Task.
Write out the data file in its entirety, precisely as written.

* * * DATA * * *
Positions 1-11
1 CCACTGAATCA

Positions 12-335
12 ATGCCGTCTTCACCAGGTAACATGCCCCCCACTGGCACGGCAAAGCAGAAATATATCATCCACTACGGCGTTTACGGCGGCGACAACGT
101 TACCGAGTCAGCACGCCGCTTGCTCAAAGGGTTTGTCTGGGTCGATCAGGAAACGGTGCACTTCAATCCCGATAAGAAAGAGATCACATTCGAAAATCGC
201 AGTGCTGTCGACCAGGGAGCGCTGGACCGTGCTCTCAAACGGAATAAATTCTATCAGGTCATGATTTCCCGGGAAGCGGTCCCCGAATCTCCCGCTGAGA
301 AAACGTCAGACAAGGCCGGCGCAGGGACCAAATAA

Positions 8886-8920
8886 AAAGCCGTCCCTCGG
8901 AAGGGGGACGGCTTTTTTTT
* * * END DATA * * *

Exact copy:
Positions 1-11
1 CCACTGAATCA

Positions 12-335
12 ATGCCGTCTTCACCAGGTAACATGCCCCCCACTGGCACGGCAAAGCAGAAATATATCATCCACTACGGCGTTTACGGCGGCGACAACGT
101 TACCGAGTCAGCACGCCGCTTGCTCAAAGGGTTTGTCTGGGTCGATCAGGAAACGGTGCACTTCAATCCCGATAAGAAAGAGATCACATTCGAAAATCGC
201 AGTGCTGTCGACCAGGGAGCGCTGGACCGTGCTCTCAAACGGAATAAATTCTATCAGGTCATGATTTCCCGGGAAGCGGTCCCCGAATCTCCCGCTGAGA
301 AAACGTCAGACAAGGCCGGCGCAGGGACCAAATAA

Positions 8886-8920
8886 AAAGCCGTCCCTCGG
8901 AAGGGGGACGGCTTTTTTTT